Seth is a founder and served for eight years as co-chair of the BC Poverty Reduction Coalition, a network of over 50 community organizations in BC campaigning for a comprehensive poverty reduction plan in BC. He is a founder and served for 10 years on the advisory committee of the Metro Vancouver Living Wage for Families campaign (and was co-creator of the methodology for calculating the living family wage, now used in about three dozen Canadian communities). He is an advisory board member for the Columbia Institute’s Centre for Civic Governance. And he is a founder, advisor and instructor for Next Up, a leadership program for young people committed to social and environmental justice.
Seth’s research deals primarily with climate policy and climate justice, fiscal policy, taxation, welfare policy, poverty, inequality, economic security, and job creation. His research reports can be found on the CCPA’s website; and his policy commentary can be found primarily on the CCPA-BC’s blog.
A social activist for over 30 years, Seth lives in East Vancouver with his partner and two children. Seth has been listed by Vancouver Magazine as one of the 50 most powerful people in the city, and by Homemakers Magazine among the “60 men we love.” He does not know how he ended up on either list, but he humbly accepts the latter.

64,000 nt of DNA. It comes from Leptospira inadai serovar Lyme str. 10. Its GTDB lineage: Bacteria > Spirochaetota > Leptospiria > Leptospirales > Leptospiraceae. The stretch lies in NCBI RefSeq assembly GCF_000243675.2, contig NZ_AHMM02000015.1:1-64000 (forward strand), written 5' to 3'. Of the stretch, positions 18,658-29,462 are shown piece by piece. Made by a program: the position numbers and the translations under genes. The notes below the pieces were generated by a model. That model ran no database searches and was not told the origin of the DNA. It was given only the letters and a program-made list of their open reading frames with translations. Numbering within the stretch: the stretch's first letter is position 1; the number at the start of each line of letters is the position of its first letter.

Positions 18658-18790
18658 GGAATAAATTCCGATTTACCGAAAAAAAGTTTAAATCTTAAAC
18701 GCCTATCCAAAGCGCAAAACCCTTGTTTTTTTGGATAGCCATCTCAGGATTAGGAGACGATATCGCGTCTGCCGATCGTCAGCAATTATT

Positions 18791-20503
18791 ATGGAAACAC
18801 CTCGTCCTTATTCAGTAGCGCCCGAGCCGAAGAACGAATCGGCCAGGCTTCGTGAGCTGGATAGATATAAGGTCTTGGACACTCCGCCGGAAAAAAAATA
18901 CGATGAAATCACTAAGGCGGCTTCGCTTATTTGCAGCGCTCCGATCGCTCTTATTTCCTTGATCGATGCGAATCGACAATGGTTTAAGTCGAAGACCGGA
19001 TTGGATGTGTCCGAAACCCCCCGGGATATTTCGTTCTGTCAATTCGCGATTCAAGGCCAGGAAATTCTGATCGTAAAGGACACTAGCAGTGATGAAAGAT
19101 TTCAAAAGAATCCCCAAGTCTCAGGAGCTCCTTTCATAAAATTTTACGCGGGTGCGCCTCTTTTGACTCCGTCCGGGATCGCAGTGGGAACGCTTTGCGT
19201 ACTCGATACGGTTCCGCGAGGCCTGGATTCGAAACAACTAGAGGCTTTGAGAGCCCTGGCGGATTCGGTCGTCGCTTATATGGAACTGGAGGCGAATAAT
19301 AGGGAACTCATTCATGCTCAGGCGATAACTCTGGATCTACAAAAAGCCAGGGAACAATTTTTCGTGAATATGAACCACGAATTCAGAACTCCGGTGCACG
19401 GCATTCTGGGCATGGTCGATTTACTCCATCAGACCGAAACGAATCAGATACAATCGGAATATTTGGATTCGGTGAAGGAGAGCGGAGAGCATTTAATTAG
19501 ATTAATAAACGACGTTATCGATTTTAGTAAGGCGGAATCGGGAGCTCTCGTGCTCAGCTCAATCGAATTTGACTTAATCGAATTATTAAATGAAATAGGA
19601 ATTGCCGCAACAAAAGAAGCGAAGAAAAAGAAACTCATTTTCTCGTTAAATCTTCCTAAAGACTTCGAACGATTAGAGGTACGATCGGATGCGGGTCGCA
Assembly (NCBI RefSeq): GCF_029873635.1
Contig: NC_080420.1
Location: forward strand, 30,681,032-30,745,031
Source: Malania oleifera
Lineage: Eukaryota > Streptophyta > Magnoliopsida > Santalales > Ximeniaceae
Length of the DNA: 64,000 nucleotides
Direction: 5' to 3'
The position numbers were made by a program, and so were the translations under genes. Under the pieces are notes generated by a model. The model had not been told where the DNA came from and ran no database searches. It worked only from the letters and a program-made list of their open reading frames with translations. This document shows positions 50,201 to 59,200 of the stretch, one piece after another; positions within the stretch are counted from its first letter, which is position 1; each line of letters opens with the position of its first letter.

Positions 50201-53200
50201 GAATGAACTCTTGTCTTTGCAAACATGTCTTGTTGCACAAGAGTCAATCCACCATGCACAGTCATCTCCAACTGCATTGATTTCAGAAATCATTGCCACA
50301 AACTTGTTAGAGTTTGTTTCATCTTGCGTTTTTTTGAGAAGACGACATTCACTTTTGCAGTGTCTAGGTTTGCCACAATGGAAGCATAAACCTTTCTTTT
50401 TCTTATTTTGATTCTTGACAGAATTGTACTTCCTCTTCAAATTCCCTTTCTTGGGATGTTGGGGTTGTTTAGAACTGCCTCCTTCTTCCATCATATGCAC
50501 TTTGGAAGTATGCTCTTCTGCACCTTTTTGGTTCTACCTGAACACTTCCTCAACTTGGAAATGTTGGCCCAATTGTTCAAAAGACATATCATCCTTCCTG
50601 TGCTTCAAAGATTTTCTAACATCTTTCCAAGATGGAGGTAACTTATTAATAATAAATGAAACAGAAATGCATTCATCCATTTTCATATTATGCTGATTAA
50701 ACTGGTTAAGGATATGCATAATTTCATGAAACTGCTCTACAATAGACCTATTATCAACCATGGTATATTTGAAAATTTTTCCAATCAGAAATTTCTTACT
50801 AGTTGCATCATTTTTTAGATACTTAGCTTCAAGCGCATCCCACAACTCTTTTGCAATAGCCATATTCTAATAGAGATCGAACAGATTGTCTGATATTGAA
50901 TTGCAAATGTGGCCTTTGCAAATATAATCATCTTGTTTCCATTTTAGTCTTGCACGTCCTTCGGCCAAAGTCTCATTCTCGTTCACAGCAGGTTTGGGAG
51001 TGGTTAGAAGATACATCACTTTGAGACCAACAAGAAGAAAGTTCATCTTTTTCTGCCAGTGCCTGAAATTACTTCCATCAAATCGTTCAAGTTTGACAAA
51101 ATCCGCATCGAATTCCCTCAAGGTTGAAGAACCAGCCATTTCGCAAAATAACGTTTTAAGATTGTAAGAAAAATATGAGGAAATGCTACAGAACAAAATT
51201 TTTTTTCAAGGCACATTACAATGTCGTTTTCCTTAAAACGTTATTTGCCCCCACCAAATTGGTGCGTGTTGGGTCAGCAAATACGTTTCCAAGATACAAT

Manny is the founder of New Avenue Capital (NAC), a private family office that brings together financial, human and impact capital for high-growth companies. An entrepreneur and philanthropist, he’s “long on people,” with a knack for recognizing talent, cultivating relationships and connecting change makers.
Prior to founding NAC, Manny was a self-made entrepreneur, building his first multi-million dollar company, PM Search Partners, by age 26. Leveraging his powerful network, he made the leap from executive search to investment and currently manages a portfolio of 40+ companies in tech, mining, real estate and more. Manny is also the co-founder of Risetech Capital, a capital pool company established with some of Canada’s top business leaders that gives tech companies an alternative way to raise capital and go public.As a philanthropist, Manny is passionate about mentorship and education. He currently sits on multiple advisory boards in the not-for-profit sectors, including Room to Read, Science World and League of Innovators. His personal mission is to educate 1 million people worldwide through his initiatives and donations.
Manny’s work in investment, philanthropy, and entrepreneurship has garnered awards including StartUp Canada’s 2017 National Entrepreneur Promotion Award, NACO’s 2016 Canadian Angel Investor of the Year, EO Global Citizen of the Year, and the 2017 Governor General Sovereign’s Medal for Volunteers. He has spoken at events around the world, from Startup Weekend in San Francisco to EO Impact in Zurich and #BCTechSummit in his backyard of Vancouver.
Manny is a graduate of Harvard Business School's Private Equity & Venture Capital Program, He holds an MBA from Queen's University.
Dara is the Vice-President of Grants and Community Initiatives at the Vancouver Foundation, where she leads a team of 17 and is responsible for deploying $15-$20 million annually in grants.